Because they wanted to support as much software as possible as quickly as possible, this meant they built base Docker images for a number of popular Linux distributions. This leads to the very odd case of running programs that might rely on all the “userland” files from Alpine Linux (configuration files, statically compiled libraries, etc.) but will actually be running on a different Linux distribution with a different kernel.

It also leads to people thinking of Docker (and containers more generally) as a virtualization technology. It’s easy to think “Hey I’m on Ubuntu Linux but I can run Alpine Linux inside of it” — when in fact you’re running a program that uses files from Alpine Linux but with an Ubuntu Kernel.

Docker Volumes and Networking

Docker also gives its containers features for mounting network volumes and networking between containers and the operating system the containers are running on. I haven’t dug too deeply into these features beyond “hey mount this folder” or “hey let me in on this port (no wait reverse the ports)”. For our purposes, they’re another layer that makes containers present more like virtual machines than isolated Linux processes.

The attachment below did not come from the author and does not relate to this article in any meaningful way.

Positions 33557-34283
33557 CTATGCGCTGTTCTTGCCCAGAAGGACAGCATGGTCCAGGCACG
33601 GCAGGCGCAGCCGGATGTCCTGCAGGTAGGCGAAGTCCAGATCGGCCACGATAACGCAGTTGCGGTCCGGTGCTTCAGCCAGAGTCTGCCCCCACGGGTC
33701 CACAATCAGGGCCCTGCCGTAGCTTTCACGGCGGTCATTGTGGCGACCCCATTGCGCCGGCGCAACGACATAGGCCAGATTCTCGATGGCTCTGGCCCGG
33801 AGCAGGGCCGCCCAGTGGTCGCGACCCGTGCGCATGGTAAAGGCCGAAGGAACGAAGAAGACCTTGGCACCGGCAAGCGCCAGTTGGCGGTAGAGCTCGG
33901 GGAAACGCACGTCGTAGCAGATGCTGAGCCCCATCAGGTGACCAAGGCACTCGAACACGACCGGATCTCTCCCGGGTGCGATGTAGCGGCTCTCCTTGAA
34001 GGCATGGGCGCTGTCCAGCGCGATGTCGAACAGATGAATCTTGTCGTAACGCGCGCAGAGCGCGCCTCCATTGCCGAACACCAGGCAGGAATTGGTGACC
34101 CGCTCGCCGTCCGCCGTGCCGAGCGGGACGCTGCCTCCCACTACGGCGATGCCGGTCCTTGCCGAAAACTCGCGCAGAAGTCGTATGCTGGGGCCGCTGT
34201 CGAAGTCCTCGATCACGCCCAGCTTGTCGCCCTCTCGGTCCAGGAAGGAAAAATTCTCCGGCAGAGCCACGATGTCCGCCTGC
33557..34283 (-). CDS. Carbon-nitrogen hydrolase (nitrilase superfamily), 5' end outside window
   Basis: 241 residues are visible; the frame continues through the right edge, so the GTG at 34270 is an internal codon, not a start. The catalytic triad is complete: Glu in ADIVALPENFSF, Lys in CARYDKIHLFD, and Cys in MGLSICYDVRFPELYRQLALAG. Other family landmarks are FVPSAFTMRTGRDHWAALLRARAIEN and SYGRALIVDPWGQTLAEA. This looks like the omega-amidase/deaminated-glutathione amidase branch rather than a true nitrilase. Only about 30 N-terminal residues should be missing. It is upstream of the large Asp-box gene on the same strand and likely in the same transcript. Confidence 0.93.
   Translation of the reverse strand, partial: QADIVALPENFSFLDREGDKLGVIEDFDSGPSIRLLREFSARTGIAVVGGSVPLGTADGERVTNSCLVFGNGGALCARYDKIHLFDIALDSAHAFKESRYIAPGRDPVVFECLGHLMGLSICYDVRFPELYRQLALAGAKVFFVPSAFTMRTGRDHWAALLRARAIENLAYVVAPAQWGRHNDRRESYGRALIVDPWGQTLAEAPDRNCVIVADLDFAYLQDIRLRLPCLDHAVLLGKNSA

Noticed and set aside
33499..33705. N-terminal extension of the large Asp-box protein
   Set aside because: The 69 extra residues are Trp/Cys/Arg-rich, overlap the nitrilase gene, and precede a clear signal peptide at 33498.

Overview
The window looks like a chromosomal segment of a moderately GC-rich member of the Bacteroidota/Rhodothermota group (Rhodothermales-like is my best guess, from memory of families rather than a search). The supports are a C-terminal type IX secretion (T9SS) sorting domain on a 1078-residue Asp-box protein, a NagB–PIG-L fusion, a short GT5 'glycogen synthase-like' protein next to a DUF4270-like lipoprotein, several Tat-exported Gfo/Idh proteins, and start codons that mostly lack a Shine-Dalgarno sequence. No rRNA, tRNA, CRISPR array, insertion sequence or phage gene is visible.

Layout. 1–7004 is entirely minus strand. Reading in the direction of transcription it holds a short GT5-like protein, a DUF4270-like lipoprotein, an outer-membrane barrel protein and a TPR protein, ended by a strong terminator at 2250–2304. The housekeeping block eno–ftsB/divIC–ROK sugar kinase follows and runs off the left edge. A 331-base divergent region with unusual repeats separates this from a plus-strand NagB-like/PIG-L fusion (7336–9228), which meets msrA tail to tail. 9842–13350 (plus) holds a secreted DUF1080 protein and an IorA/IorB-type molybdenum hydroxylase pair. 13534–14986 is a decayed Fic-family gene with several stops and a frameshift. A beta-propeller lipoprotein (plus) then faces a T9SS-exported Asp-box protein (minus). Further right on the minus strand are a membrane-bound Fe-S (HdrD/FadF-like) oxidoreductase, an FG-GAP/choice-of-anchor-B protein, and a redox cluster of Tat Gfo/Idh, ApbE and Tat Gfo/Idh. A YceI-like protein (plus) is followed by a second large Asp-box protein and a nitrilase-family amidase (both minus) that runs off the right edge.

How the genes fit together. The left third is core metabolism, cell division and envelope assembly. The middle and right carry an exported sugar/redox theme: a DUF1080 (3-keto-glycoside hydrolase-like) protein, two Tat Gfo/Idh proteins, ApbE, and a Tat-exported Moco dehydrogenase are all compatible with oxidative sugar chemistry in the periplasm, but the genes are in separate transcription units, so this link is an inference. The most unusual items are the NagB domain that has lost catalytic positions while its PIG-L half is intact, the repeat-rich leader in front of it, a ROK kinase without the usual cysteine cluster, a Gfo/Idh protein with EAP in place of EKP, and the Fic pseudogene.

Docker Desktop

The last big innovation Docker brings to the table is Docker Desktop. Containers are a Linux technology. They don’t run on Windows. They don’t run on macOS. They don’t run on the BSD Unixes. They rely on two features of the Linux kernel — cgroups and namespaces — that don’t exist in other operating systems. (Yes, there have been container-like features on other operating systems — BSD chroot jails come to mind — but they’re a completely different technology. A different topic for a different day)

This presents a problem for a company like Docker. Since there are lots of potential Docker users who spend their days working on Windows and Mac machines. Docker Desktop tries to solve this “Linux Only” problem.

Docker Desktop gives Mac and Windows users a docker CLI command that appears to work the same as one on a Linux system. You can build containers. You can run containers. You can see a list of running containers. etc…